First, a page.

Another 5 acres of sea grass beds and 1/2-acre of mangroves are planned off shore of Bryant Park, on the south side of the bridge.

More Snook, tarpon, redfish and bait fish can already be found thanks to the initial Snook Islands project, according to fishermen who target the area.

“That was one big dead zone. It was nothing but muck. Now you build these island chains and it has drawn fish,” said charter fishing captain Danny Barrows, who primarily fishes the lagoon. “They are fish magnets … It’s a fun place to fish.”

The work is expected to last about six months and is being paid for with state funds, according to Bates.

The dirt being used to fill in the dredge holes comes from digging to create new wetlands at the county’s Okeeheelee Park.

A parade of dump trucks brings the dirt to Byrant Park, where a long conveyor belt on the shoreline feeds the dirt onto barges that carry it to the dump sites.

The kayak launch, boardwalk and other recreation amenities that opened this year have helped give people more access to the waterway, said Juan Ruiz, Lake Worth’s Leisure Services Director.

“It has been a great benefit, a great amenity to the city,” Ruiz said. “We are really pleased with the project. It gets used every day.”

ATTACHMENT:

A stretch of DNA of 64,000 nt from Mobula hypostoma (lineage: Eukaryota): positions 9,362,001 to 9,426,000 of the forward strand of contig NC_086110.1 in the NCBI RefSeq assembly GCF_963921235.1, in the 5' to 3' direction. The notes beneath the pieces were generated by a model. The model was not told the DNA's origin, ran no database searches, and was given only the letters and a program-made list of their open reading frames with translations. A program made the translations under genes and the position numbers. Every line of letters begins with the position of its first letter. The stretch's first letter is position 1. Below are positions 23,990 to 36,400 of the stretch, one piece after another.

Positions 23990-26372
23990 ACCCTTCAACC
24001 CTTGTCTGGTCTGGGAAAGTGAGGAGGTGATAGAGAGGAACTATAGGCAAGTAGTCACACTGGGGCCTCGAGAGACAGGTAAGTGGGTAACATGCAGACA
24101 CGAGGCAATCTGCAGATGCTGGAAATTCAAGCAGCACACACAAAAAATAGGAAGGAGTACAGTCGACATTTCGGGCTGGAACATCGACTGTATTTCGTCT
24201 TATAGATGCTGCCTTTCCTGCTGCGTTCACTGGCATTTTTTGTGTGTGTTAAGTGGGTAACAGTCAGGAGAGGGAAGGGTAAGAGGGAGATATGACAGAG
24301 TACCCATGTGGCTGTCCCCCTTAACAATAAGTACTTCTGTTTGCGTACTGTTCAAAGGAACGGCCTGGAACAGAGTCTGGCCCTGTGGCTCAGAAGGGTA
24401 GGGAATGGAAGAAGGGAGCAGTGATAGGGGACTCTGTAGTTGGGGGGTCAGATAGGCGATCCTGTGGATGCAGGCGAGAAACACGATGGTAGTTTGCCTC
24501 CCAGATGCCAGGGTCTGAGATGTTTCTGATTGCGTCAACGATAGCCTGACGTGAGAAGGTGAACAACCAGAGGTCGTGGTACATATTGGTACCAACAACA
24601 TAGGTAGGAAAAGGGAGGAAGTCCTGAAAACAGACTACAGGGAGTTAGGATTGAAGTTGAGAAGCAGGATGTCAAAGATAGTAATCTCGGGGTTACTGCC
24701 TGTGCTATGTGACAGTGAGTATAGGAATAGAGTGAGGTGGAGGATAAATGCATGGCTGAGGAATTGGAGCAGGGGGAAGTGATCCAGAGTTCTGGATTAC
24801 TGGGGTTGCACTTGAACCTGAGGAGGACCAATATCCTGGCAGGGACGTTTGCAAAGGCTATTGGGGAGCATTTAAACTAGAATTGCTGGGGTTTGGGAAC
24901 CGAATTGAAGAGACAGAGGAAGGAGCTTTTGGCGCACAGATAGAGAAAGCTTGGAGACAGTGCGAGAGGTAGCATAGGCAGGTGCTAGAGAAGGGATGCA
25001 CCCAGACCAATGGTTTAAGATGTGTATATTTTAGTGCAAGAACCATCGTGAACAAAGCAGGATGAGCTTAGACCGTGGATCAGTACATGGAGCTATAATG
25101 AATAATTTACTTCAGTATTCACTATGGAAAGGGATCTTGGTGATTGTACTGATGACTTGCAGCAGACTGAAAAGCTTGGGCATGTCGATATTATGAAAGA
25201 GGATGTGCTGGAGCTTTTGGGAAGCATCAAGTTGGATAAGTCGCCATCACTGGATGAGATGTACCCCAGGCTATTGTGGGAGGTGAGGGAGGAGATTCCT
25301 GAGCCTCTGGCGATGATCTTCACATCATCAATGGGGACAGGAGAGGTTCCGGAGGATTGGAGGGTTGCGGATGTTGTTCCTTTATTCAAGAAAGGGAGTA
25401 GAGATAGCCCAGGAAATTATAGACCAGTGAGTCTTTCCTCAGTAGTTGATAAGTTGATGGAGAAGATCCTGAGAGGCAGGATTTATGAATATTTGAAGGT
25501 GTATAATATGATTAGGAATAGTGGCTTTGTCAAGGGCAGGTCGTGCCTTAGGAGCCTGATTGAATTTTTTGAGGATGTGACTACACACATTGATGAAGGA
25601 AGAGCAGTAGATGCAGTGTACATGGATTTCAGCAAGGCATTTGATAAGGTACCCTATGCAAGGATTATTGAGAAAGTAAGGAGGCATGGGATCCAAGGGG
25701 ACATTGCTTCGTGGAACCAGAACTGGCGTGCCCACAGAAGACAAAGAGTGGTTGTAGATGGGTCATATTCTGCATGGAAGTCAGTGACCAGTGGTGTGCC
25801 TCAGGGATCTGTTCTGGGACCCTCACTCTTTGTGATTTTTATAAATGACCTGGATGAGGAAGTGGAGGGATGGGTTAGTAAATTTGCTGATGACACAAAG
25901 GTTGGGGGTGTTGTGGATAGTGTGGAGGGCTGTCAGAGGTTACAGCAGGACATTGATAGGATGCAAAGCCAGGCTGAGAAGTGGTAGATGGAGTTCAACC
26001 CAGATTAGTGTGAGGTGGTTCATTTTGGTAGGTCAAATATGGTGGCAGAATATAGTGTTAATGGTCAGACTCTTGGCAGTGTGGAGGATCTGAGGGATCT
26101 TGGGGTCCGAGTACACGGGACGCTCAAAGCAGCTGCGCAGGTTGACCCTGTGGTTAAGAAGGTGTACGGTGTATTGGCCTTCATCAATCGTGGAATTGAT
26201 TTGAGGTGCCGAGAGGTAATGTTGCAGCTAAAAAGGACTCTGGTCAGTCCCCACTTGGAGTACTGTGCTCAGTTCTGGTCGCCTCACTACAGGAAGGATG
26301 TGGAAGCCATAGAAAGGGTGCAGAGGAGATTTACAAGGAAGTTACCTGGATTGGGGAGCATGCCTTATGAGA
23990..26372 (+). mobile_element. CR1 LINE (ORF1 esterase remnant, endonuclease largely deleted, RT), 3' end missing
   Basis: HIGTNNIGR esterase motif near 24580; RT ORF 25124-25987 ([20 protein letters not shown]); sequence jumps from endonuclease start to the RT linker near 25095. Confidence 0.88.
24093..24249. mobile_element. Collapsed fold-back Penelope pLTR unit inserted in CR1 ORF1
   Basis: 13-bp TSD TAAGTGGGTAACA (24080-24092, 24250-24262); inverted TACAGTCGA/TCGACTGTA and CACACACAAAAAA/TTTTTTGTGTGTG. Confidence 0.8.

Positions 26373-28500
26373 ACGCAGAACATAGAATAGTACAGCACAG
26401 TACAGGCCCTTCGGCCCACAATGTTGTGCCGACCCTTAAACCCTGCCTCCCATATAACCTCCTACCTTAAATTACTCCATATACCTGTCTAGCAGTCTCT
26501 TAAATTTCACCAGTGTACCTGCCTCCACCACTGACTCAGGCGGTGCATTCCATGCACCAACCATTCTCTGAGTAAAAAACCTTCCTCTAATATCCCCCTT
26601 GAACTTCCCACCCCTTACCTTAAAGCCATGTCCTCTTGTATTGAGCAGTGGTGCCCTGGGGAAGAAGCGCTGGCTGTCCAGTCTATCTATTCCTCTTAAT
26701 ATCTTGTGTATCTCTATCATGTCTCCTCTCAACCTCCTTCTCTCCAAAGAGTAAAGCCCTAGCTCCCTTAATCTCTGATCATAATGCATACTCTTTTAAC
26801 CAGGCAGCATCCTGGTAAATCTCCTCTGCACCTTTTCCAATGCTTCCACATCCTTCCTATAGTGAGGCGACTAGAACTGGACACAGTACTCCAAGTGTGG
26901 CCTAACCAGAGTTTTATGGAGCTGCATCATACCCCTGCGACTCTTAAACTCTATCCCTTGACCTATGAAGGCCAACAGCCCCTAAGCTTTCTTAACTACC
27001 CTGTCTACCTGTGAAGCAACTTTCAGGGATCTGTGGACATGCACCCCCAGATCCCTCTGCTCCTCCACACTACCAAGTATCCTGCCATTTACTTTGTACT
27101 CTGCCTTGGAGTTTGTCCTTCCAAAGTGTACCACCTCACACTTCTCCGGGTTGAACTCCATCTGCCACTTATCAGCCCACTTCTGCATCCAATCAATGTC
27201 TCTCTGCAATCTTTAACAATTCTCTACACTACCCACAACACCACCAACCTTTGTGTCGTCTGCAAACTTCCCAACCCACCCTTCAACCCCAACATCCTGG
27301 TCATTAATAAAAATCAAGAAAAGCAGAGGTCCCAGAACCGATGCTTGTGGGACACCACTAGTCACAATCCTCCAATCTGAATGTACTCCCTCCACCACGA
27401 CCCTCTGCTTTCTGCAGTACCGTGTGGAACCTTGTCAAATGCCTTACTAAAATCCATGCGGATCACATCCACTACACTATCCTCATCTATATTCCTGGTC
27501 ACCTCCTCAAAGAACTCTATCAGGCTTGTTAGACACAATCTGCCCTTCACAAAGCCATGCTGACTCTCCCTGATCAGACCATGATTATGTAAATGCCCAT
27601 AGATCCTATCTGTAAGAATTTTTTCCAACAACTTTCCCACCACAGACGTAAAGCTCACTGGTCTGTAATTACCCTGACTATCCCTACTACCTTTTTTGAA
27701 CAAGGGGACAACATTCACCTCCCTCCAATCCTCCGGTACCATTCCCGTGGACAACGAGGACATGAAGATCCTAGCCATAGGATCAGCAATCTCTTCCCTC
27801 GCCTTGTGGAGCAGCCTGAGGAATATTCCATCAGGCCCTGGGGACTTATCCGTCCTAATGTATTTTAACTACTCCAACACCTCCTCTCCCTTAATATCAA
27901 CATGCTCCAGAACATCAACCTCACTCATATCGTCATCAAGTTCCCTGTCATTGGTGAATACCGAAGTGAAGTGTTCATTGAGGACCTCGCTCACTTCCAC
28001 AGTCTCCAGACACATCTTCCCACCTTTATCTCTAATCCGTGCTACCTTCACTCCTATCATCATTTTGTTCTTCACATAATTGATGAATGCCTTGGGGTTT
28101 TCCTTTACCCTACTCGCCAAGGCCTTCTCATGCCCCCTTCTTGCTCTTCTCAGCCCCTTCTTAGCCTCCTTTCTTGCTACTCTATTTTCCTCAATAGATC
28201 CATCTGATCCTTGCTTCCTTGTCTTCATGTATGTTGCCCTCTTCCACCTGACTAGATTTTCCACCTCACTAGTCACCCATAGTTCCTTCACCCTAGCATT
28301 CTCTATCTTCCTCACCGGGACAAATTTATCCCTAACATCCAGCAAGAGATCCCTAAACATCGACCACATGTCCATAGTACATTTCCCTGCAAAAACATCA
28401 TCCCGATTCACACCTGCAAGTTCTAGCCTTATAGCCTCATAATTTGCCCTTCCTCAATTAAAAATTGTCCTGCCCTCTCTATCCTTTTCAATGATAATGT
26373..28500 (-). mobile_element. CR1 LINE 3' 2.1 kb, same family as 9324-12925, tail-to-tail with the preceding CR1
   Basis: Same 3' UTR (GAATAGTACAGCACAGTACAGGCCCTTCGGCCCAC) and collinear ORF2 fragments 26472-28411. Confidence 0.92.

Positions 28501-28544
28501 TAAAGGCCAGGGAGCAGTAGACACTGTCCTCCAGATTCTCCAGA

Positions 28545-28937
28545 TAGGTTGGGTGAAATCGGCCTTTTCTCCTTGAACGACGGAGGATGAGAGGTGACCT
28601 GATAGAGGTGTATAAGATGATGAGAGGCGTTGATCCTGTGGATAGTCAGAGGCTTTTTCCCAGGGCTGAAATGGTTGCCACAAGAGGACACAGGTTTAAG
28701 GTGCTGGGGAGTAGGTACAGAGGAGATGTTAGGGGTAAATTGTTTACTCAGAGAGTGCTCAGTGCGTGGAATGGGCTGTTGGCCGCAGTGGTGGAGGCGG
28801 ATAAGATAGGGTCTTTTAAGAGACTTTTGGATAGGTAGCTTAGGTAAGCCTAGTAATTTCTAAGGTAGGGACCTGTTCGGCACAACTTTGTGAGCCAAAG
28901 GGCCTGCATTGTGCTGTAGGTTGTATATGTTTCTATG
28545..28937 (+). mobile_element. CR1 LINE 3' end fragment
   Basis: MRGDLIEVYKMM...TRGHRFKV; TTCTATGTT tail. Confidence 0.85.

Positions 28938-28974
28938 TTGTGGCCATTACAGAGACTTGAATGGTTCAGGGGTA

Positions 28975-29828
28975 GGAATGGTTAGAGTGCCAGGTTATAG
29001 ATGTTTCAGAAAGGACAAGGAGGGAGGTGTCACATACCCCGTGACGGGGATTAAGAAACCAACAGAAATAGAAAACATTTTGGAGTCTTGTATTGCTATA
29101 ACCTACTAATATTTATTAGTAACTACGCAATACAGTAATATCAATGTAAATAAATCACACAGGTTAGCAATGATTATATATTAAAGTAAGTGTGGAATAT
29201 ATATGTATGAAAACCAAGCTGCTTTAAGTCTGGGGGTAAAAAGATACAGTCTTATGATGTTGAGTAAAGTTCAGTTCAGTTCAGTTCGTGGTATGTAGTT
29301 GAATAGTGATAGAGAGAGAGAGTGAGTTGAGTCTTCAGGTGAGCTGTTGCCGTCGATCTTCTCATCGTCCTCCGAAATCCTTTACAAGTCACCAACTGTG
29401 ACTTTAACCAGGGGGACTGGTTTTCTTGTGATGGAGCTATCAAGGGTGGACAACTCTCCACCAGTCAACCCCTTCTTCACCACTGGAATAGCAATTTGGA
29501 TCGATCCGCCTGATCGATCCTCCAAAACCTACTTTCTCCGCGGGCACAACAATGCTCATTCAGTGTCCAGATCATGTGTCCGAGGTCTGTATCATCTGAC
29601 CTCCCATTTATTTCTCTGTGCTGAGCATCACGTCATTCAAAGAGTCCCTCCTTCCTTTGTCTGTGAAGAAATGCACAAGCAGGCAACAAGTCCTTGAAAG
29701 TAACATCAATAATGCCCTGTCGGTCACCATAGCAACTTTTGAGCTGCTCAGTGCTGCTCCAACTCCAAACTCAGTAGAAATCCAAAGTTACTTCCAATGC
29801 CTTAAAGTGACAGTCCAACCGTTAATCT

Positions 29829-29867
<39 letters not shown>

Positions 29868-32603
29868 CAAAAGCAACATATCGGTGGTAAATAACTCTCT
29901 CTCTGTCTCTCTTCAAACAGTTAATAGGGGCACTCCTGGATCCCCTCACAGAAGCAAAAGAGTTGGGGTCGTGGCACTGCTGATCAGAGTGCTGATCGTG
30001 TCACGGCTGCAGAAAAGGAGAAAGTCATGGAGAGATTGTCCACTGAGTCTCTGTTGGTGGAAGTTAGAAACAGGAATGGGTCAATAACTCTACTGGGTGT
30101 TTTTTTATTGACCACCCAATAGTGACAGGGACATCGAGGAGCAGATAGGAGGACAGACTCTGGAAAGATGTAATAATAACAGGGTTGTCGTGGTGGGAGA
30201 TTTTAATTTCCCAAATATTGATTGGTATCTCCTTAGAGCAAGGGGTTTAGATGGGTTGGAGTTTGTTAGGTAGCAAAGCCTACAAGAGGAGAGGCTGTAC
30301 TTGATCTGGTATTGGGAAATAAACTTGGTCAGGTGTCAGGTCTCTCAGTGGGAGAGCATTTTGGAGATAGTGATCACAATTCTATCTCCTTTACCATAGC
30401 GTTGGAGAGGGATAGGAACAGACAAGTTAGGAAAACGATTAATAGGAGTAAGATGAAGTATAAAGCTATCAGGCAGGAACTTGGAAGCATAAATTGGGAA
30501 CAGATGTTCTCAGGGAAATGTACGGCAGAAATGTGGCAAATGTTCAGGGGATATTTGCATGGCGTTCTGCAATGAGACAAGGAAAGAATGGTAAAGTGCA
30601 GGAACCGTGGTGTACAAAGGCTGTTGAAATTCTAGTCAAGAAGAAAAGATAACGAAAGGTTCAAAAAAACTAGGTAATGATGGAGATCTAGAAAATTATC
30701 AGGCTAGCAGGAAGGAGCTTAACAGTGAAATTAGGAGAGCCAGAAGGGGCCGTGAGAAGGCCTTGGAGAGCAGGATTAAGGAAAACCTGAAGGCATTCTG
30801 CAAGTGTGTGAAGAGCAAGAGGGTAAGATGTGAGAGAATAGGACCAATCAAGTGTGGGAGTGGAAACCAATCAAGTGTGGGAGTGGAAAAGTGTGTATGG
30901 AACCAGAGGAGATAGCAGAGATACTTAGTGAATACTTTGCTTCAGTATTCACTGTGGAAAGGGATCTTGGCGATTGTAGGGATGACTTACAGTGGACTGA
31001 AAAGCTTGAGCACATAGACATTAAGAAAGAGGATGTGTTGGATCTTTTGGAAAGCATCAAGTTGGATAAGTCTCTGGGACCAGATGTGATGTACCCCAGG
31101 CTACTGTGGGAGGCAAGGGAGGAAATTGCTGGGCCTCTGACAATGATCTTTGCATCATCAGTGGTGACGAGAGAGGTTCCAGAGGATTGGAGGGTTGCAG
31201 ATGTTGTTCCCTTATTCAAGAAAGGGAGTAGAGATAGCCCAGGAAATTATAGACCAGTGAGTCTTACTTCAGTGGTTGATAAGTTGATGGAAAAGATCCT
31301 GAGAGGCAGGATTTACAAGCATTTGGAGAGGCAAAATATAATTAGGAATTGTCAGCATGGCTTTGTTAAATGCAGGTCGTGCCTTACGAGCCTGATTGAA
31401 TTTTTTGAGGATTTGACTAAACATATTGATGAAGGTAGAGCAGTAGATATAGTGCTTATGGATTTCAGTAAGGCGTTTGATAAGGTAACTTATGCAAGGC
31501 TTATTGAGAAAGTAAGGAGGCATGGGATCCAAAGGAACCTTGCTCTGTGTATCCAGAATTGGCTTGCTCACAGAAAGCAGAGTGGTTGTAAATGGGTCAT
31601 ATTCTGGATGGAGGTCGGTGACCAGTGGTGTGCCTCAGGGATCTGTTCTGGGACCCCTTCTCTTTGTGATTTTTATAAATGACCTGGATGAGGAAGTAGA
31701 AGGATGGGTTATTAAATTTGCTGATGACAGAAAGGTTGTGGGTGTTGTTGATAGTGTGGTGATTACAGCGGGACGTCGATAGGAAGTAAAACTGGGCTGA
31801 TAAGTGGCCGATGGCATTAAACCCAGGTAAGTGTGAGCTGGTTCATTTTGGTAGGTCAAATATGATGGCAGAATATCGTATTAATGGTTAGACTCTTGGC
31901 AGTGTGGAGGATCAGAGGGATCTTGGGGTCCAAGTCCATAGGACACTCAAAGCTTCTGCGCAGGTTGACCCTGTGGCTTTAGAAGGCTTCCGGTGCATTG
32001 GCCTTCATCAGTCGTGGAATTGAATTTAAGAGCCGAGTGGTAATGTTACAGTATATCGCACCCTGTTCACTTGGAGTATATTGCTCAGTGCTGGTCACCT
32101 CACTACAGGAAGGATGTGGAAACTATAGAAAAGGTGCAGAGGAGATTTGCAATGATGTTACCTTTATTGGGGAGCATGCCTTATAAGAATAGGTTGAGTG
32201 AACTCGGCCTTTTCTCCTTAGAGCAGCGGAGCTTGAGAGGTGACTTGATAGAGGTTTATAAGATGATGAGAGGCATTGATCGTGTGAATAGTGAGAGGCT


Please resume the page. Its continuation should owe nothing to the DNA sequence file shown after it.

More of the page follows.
Mangroves once lined the shores of the lagoon, before waterfront development brought seawalls that wiped away the vital marine habitat.

The Snook Islands Natural Area and the newly completed South Cove in West Palm Beach are among the environmental restoration projects in the lagoon aimed at bringing back more marine habitat.

While too much shoreline has been tampered with to fully restore the lagoon, Bates said, “we can certainly make steps in the right direction.”

abreid@tribune.com, 561-228-5504 or Twitter@abreidnews

Copyright © 2012, South Florida Sun-Sentinel

Manatee Season 2012-2013 is Here!

As the weather cools off and water temperatures drop in north and central Florida, manatees begin making their way down to our neck of the state. About half of our customers in the past week have reported seeing manatees in the Snook Islands.

If you are out in the water, you need to be aware of these gentle giants and observe slow-speed and no-entry zones. WCTV in Tallahassee published a great article outlining the danger boat and humans pose to manatees and waterway speed zones by county, I have included the text below. You can also view the original source by clicking here.

Tallahassee, Florida – November 17, 2012

Now that the weather outside is chilly, Florida manatees are migrating to warmer waters. They swim in search of a warm winter refuge such as freshwater springs or canals adjacent to power plant outflows.

An adult manatee may weigh 1,000 pounds or more but is susceptible to cold. Water temperatures dipping to 68 degrees or below can produce cold stress in these aquatic mammals, and even cause death.